18 comments:

  1. Not surprising, look at what Ontario is doing, Seattle Parks must be envious. The irony is, they say go get a vaccine, the science shows it works. But then completely dismiss science that shows transmission outside is negligible. So which is it? Excuse me for not being completely trusting of governing bodies.

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  2. Gov. Inslee conducted a press conference last Thursday in front of a large banner that said "take it outside." I guess Seattle Parks didn't get the memo.

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  3. Another fail by a city that has had too many.

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  4. Let's take a moment and laud King County for taking a reasonable approach and even opening bathrooms on April 1st (really they did!). In our wooded enclave of private forestland well-masked newcomings are showing up in droves and gasping in panic as when they see unleashed dogs on private land.

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  5. Here's a good wrap-up of the current status of aerosols research, centering around a paper/meta-analysis posted to The Lancet: https://kottke.org/21/04/case-closed-sars-cov-2-spreads-primarily-by-aerosols

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  6. The science, per the CDC, about people living unhoused is that they are safer in individual spaces like tents than in congregate shelters. I imagine there are people who would prefer not to be reminded that this city has too large a homeless population and I would HOPE it is possible for everyone to enjoy park amenities even if there are tents nearby

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  7. I subscribe to Sean Carroll's podcast Mindscape. Recently he had Zeynep Tufekci(April 5) on and she discussed the pandemic. What Mass is trying to tell us is in the podcast. Start at 50 minutes into the podcast. She explains where and how the WHO got it wrong about "droplets". Earlier in the podcast she tells how the academics failed to react. The WHO/CDCE, government, and large universities failed. Enjoy.

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  8. So very well stated!! Thank you again for combining sound science and common sense in stating your case! 👏👍

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  9. Please, stop terrifying our kids! The risk of infection from kid to kid and from kid to adult is very low. Children are forced into masks at the playground while 20 year olds nearby play sports or hang out next to each other with no masks, which is fine with me. But then, let kids play and interact with each other without having to cover their smiles!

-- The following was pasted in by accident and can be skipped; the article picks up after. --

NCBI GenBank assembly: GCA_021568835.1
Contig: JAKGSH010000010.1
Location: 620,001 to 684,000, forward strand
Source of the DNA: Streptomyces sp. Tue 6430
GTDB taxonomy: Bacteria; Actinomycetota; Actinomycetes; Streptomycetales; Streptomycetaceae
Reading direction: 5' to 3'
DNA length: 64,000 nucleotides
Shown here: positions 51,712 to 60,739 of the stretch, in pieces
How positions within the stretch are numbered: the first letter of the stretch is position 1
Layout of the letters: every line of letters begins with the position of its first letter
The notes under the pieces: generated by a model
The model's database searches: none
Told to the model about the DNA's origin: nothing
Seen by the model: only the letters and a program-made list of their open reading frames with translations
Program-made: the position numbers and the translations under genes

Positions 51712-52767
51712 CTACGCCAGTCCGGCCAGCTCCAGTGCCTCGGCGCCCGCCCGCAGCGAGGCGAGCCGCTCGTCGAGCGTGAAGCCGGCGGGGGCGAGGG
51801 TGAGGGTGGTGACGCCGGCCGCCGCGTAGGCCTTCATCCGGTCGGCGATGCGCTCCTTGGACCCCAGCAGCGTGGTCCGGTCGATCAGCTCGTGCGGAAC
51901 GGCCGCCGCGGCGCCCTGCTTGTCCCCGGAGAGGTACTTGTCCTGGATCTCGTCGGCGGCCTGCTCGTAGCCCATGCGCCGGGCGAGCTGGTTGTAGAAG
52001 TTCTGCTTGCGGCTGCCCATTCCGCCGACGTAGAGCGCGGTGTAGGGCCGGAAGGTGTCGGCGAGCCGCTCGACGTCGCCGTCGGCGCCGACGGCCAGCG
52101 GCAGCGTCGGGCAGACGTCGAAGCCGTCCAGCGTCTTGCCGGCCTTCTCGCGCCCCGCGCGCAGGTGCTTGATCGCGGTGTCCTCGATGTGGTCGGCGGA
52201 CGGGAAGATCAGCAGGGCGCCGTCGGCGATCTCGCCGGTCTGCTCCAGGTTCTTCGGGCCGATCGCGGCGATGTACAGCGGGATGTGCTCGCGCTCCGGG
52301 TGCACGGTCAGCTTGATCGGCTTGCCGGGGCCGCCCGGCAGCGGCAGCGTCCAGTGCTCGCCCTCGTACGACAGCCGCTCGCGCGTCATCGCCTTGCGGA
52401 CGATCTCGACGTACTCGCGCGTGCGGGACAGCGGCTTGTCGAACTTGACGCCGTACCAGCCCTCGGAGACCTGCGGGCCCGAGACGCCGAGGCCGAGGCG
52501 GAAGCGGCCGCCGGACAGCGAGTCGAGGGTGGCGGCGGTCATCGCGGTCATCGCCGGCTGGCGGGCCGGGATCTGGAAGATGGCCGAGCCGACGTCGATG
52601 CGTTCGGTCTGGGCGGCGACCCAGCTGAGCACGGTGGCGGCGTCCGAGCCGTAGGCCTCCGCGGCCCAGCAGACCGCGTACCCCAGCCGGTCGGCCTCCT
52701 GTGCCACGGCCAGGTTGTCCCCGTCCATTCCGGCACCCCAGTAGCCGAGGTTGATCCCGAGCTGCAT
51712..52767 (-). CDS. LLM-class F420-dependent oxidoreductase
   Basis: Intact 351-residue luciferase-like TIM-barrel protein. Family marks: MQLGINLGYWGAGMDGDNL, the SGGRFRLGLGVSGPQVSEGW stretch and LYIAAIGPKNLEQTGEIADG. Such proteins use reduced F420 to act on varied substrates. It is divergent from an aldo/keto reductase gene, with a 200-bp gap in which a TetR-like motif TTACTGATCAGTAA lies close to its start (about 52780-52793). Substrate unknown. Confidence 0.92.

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  10. Cliff, in a previous blog "Is outside air COVID safe" you wrote "First, large virus-containing droplets tend to fall out close to the infected (that is why there is a six-foot "rule" for separation)." At first, I thought there would be a contradiction with this blog, but now I see there isn't. The bigger heavier droplets fall to the ground while the smaller aerosol particles are dispersed by the wind and killed by UV radiation.

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  11. I refuse to wear a mask if I am outside and can maintain 6 foot separation. If I am working out or climbing a steep high altitude trail I need all the oxygen I can get the mask is too much of a hinderance. I scolded by a ranger in Olympic National Park this weekend for not wearing a mask, this made me pretty angry because not only was I way more than 6 feet away from other people but I'm vaccinated. Thank you so much Cliff Mass for being one of the few voices of reason in these paranoid times. I used to think highly of the park service but after all these rules I'm thinking alot less of the park service and next time they want to raise taxes or expand the park the vote might not go so well.

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  12. The point is pretty clearly to deter people from having parties with their friends at parks. Seems very reasonable. You think an anti-masker is "intimidated" by these signs? Give me a break. Also, at best 50% of adults have received one dose. More like 30% are fully vaccinated.